Lyft is operating nothing more than a dispatching service for unlicensed, illegal hacks ("Peer-to-peer ride-share app Lyft launching in Baltimore next week," Oct. 14). They are not unlicensed taxicabs because a taxicab in Baltimore is, by definition, licensed. The service that Lyft is offering is no different than picking up the telephone and ordering a taxicab. However, the dispatching service is where the similarities stop.
Taxicabs in Baltimore and Baltimore County are closely regulated by the Public Service Commission. The vehicles must be 2008 or newer as of the end of this year. They are inspected by the PSC twice a year at a minimum and by a Maryland State Inspection Facility annually. They are also subject to random inspections at any time. The fare schedule for a taxicab is set by the state, and the taximeters in the cabs are also inspected on a regular basis to prevent the public from being overcharged.
Taxicabs are required to carry far more insurance than a personal motor vehicle, with the accompanying far higher premiums. If a driver involved in an accident does not have insurance as a for-hire vehicle, the insurance company will deny coverage, which could be catastrophic for any injured passenger. A taxicab must have for-hire registration with the state. Ride-share apps are placing the riding public in danger every time one of these private vehicles is dispatched because of this lack of regulation, inspection, registration and insurance.
Taxicab drivers are licensed by the PSC in Baltimore or the Department of Permits and Licenses in Baltimore County and must pass a physical examination, a criminal record check and a driving record check on an regular basis, not just at the time they are hired. This lack of oversight is also placing the riding public in danger.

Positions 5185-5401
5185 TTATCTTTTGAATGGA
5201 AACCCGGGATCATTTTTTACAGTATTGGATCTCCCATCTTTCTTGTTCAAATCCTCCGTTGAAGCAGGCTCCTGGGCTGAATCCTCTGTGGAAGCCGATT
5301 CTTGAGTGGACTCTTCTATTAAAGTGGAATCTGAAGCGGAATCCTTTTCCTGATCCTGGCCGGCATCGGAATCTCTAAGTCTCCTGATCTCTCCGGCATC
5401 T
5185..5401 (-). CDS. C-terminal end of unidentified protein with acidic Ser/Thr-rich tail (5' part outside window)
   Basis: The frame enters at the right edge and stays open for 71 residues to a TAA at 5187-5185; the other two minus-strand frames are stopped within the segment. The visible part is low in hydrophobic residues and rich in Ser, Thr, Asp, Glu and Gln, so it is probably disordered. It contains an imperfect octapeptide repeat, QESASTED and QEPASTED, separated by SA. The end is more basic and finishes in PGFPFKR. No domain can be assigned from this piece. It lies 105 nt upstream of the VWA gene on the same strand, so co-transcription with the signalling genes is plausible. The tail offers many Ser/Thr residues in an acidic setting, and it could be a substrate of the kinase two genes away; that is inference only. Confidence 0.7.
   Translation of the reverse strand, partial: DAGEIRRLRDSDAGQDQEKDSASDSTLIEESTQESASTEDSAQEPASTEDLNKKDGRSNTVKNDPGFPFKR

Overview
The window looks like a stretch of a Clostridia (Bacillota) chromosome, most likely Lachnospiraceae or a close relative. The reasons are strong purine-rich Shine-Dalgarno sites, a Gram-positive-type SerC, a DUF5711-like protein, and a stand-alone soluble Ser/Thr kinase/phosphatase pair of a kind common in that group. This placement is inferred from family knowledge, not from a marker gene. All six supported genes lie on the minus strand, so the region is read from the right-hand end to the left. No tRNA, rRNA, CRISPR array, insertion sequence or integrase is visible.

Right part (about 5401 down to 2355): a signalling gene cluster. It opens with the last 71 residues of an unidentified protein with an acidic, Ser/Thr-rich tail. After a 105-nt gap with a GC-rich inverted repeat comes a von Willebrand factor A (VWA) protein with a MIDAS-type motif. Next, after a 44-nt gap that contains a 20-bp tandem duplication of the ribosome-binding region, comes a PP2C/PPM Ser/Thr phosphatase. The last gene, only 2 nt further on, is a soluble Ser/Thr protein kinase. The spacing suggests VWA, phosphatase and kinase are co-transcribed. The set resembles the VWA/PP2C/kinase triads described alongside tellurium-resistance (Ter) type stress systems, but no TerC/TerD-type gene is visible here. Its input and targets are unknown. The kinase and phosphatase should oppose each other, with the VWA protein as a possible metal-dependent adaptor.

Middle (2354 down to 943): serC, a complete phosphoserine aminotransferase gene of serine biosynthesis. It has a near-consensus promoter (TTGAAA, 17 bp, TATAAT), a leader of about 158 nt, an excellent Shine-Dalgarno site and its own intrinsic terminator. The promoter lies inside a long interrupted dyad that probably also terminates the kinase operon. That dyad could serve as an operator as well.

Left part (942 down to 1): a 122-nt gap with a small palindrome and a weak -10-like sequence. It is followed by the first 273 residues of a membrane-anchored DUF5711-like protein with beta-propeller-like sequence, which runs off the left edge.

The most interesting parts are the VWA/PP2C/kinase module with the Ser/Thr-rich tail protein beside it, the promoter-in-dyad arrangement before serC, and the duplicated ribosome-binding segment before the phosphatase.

While taxicab drivers are not required to have a pink mustache on their car or give passengers a fist bump, as apparently Lyft drivers are, they are required to have a knowledge of Baltimore in order to safely transport passengers to their requested destination by the shortest route. Passengers also have a "customer bill of rights" which is posted in every cab. These rights include no smoking drivers, air conditioning, service animal accommodations, no cell phone use by drivers and cash receipts, among many others. Passengers also have the ability to appeal to the PSC, the regulatory agency, with any complaints.
Ride sharing apps provide none of this. They provide unlicensed, unregulated, and possibly unsafe transportation for a fee. The state must require this company be licensed and regulated in order to operate in Baltimore and Baltimore County. To not do so places the riding public in danger.
Clay Seeley, Pikesville
The writer is president of Reisterstown Cab, Inc. and operations director for Valley Cab Association, Inc.